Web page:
By: Dr. Tyler Fortman
We’ve all been there. Some of us live there. You log onto social media and see the “fantastic lives” of your exes, your high school classmates, and your co-workers. Maybe you walk through the Southport Corridor and find yourself jealous of the beautiful, thin, woman that just parked her BMW. You look into a mirror and compare your current body to your body at 25. Or, worse yet, you’re constantly evaluating if your looks, intelligence, or sense of humor lives up to your partner’s. The comparison trap can be never ending.
So, here’s the thing – comparing ourselves to others is perfectly normal. It’s even normal to feel envious of others and to want what they have. The problem is that this tendency, however normal, is that it can deteriorate your self-esteem, lessen your motivation, and cultivate depression.
When you compare yourself to others you say, “one of us has to be better and one of us has to be worse.” You establish a hierarchy and then rate yourself and others on it. The inherent problem is that neither outcome of the comparison feels very good. If you perceive yourself less favorably than you feel worthless. But, if you perceive yourself more favorably than you feel icky for making the comparison (or, maybe it’s worth evaluating ways in which your behavior is narcissistic).
There is another inherent flaw in your ability to compare too. Your perception is biased; because the outcome impacts you, you can’t see it objectively. Other’s people’s choices feel more exciting and interesting because they come from their personality, judgement, reason, and unconscious – all of which are, or course, totally unknown and mysterious to you.
If you recognize that comparisons aren’t serving you and you’re ready to make a change, consider these tips:
- Practice celebrating others. They are different from you; that’s okay. Try silently complimenting others on their successes. Use your envy as a guide. When you feel envious, use the feeling as your cue to celebrate the person’s success.
- Acknowledge that you don’t know it all and remind yourself often! We don’t know the whole story (remember that contributes to our distorted perceptions of others’ intrigue). You only know what others show you. So, assuming that their life is so much better than yours is as bad as assuming it is so much worse.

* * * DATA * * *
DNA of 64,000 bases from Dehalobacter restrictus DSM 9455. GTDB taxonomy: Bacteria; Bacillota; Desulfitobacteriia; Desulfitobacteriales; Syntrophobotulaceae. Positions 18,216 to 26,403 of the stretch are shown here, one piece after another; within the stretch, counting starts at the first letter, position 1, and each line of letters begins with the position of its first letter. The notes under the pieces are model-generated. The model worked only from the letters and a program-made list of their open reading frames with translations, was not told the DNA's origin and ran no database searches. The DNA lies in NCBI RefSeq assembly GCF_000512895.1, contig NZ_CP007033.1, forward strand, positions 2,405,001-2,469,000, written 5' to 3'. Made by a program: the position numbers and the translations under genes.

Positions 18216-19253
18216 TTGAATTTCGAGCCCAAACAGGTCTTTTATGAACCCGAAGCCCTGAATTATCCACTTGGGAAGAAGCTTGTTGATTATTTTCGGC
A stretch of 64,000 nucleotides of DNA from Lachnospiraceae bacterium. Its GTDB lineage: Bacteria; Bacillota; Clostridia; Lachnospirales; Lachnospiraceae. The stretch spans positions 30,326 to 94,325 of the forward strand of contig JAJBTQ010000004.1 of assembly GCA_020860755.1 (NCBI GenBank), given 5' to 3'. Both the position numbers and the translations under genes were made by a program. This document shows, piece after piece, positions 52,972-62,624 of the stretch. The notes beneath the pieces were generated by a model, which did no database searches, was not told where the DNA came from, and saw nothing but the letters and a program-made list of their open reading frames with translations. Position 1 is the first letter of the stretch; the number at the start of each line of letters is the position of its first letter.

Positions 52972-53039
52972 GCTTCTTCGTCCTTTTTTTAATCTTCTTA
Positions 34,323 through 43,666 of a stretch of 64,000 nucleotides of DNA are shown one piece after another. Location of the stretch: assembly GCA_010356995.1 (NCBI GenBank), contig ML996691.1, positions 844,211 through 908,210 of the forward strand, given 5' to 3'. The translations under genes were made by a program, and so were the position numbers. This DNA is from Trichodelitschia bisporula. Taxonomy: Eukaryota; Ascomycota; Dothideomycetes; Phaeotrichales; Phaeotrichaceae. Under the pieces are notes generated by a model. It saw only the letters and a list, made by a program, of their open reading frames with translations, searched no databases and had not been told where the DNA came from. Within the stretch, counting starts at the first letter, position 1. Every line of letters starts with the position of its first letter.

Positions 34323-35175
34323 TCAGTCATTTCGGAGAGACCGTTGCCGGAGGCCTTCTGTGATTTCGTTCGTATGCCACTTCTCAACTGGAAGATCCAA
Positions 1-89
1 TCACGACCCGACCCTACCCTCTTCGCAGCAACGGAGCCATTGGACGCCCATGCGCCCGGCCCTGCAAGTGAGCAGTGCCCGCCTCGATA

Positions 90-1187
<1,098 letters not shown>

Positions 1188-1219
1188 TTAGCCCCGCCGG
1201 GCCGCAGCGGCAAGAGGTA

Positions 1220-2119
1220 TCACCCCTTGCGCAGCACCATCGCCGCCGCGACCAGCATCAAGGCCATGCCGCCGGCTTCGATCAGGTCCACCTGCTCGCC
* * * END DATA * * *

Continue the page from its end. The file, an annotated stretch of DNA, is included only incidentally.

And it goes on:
- Differentiate other’s assets and strengths from your own value. Others are not an extension of you. In fact, assuming that other’s are is an error of narcissistic thinking. So, be aware that when another person succeeds, this is no indication of you and your value. Just because another person is attractive, rich, or funny doesn’t mean that you aren’t. Consider the situation in which you are hanging out with people and one person constantly “one-ups” everyone else. Annoying, right? The person is falling into the comparison trap. They are affirming a belief that another person’s success, worth, or experience diminishes their own. If you catch yourself being “that guy” remind yourself of your strengths. Take a break if you need it and remember that your strengths aren’t less valuable because others have strengths too.
- Take time every day to reflect on what you are grateful for. Consider keeping a gratitude journal. Practicing gratitude is essential to remind yourself of the really awesome things in your life.
- Live in the moment! Comparisons are just thoughts. If you are truly living in the present you are aware that your are comparing and that the comparison is just a thought. You’ll also be able to bring yourself back to the present faster (and not get carried away in the foxhole of the comparison trap). This isn’t easy, so practice mindfulness!
- Get physical. Exercise is valuable to your mood, but it can also keep you in the moment. Spoiler alert: exercise also increases self-esteem. Improved ability to be in the moment, increased self-esteem, and upbeat mood reduce the likelihood you will fall into the comparison trap.
Let’s be clear – not comparing yourself doesn’t preclude you from self-improvement. Reflect on yourself and set goals. These are healthy behaviors. But, make sure you are your benchmark for comparison and not someone else. Your mood, motivation, and life will benefit as a result!